Sylvia Fein Reviews

“Wondrous Life: Paintings and Drawings by Sylvia Fein.” This survey, her first solo exhibition since the early 1970s featured 123 mostly small-scaled works, many of recent vintage. Fein’s meticulous draftsmanship is combined with a more painterly attention to the textures of land, sea and sky...she has used egg tempera for most of her work. The medium’s densely saturated tones and porcelain-like textures ideally suit her miniaturist vision... Fein’s distinctly female perspective is evident throughout, notably in the iconic “Torso” (1965) which depicts a nude female torso with the defined musculature and body tone of an archaic Greek sculpture, albeit one showing at its lower edge the polka-dot trim of the lady’s red stockings.

Fancy and the imagination are Fein’s stock-in-trade, and her best work sweep us into the mysteries of the everyday. Twelve little temperas (2005-2006) depict individual human eyes* whose dark irises carry reflections that include a cat’s face, a stark olive tree and the artist herself, depicted as a spritelike young girl. Like Carrington, Kahlo and other great women artists of the past century, Fein is a solitary genius who has created a rich world on her own terms.”

April 2008 Art in America – Michael Duncan

Sylvia Fein’s intimate paintings reveal a universe compressed into a tiny space. In each miniature cosmos we are treated to a world up close, brought near to our senses; yet their infinitesimal detail and revelations tend to disperse out of reach, leaving us with a sensation of their mystery. This simultaneous forward projection and deep recession occurs in two paintings with similar subjects separated by forty years. Each presents birds flying into the elements, silhouetted against a churning and swirling backdrop. “Birds Flying into the Face of the Storm” (1965) is a turbulent explosion of wind and water punctuated by a flurry of black and white birds flittering in and out of saturated storm clouds. Fein’s astonishing brushwork articulates the impossible in this little panel. Flecks and specks of paint multiply into thousands of tiny dots that evoke sizzling sounds, omnipresent mist beading up in the atmosphere, and a terrible splashing of summer rain. Fein’s vision transforms and preserves an observed instant into perpetual revelation.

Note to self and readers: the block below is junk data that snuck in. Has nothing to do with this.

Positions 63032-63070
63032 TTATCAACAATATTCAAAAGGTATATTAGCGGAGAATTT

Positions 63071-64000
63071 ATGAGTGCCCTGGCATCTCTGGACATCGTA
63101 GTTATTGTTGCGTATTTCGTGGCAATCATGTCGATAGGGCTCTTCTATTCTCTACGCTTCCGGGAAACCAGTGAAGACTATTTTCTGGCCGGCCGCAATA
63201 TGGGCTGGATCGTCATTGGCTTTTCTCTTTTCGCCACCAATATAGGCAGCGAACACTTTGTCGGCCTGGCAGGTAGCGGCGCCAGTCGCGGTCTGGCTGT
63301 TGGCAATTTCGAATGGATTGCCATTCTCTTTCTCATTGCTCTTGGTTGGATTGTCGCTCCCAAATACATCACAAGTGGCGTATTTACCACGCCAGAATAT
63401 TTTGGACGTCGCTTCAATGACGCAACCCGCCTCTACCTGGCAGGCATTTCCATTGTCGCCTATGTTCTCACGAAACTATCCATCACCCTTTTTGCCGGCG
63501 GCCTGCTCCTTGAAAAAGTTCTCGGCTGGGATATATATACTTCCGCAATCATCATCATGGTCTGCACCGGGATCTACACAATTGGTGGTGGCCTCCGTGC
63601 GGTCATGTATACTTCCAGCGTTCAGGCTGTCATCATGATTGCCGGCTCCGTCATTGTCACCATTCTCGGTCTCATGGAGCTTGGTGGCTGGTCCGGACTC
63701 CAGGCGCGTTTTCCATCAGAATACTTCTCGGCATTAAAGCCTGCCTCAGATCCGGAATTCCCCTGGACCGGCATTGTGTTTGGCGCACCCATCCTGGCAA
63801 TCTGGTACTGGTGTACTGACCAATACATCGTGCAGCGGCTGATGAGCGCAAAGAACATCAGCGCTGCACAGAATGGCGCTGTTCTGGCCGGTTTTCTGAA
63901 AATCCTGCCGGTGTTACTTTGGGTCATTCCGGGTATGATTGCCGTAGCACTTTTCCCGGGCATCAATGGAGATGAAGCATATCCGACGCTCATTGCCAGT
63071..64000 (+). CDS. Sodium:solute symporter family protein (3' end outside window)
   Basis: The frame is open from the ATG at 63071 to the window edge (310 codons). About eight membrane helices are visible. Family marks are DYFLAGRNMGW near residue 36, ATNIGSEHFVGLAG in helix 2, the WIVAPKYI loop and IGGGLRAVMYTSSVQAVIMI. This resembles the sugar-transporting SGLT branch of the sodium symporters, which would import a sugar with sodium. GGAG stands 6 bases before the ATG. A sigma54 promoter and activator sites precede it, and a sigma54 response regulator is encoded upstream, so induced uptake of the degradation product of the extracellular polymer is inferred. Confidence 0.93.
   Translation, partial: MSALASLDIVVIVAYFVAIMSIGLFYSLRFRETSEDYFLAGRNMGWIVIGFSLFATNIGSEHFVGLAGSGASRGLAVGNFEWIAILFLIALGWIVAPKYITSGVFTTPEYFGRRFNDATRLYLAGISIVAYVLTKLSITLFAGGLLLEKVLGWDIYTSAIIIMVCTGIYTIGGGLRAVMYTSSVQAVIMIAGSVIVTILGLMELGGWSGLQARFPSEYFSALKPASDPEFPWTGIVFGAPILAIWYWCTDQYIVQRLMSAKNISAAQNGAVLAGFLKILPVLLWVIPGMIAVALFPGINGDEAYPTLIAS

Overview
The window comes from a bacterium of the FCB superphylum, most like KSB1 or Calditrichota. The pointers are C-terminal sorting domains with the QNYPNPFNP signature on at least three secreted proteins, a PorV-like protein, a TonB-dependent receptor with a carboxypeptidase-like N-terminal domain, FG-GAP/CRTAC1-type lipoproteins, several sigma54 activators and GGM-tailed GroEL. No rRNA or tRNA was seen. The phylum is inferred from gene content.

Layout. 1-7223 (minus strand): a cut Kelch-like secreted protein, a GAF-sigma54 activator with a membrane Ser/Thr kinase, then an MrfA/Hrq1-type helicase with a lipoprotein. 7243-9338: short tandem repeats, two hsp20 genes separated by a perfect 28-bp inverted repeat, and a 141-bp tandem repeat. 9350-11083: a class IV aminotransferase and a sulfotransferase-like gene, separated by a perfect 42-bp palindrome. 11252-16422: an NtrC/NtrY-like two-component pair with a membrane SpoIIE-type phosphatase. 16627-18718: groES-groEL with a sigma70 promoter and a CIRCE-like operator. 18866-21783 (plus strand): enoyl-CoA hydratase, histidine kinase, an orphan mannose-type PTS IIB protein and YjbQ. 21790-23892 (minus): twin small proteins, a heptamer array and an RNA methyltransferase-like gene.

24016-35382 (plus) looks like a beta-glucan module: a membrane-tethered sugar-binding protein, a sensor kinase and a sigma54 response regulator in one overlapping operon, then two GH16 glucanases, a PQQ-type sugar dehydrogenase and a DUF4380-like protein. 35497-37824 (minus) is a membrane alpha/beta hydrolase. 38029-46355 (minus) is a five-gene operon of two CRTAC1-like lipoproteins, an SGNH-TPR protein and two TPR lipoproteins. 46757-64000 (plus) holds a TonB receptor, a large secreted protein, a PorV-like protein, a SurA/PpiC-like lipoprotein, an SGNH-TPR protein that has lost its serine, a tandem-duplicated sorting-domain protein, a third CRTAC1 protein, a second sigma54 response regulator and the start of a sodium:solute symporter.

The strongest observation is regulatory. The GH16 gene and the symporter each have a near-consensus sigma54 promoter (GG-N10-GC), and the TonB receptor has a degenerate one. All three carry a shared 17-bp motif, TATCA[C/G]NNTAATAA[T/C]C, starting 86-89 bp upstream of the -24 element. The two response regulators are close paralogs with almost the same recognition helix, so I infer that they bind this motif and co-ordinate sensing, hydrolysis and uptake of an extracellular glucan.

“Spring Sky” (2005), also composed across a small panel, swells with fluid biological associations. This deceptively simple painting of birds swirling contains the formal interdependence of nature’s component parts. Black birds fly across a symphony of cerulean blue, cream, and pale yellow. As they journey, the birds scatter off into the deepest pocket of blue, dissolving into a spill of black dust.

June 2007 “Wondrous Life” – Robert Cozzolino, Curator of Modern Art, Pennsylvania Academy of Fine Arts in Philadelphia

Fein—who in recent years has only rarely exhibited her work—was the surprise of the exhibition (With Friends: Six Magic Realists, 1940-1965) Chazen Museum of Art, Madison, Wisconsin. In small scale tempera panels, she portrays female surrogates, often from mythology, with and intensity that rivals that of Frida Kahlo.

February 2006 Art in America – Michael Duncan

In this, her 17th solo show, Sylvia Fein has painted the sea itself—as it is shaped by the wind and the tide, the shallows and depths-exploding in iridescent spume, foaming over rocks, rising in peaks at full flood-Gulls ride out the tide. Fish thread the depths. Her magic eye sees beneath the sea... a paradoxically mystic vision and faultless technique shape these paintings.

1965 “Shape of the Sea” – Miriam Dungan Cross, Oakland Tribune, California

While contemporary paintings are getting bigger and bigger and saying less and less, Sylvia Fein’s are getting smaller and smaller to say more and more.

1965 “Shape of the Sea” – John Alsberg, Director, Nichole Gallery, Berkeley, California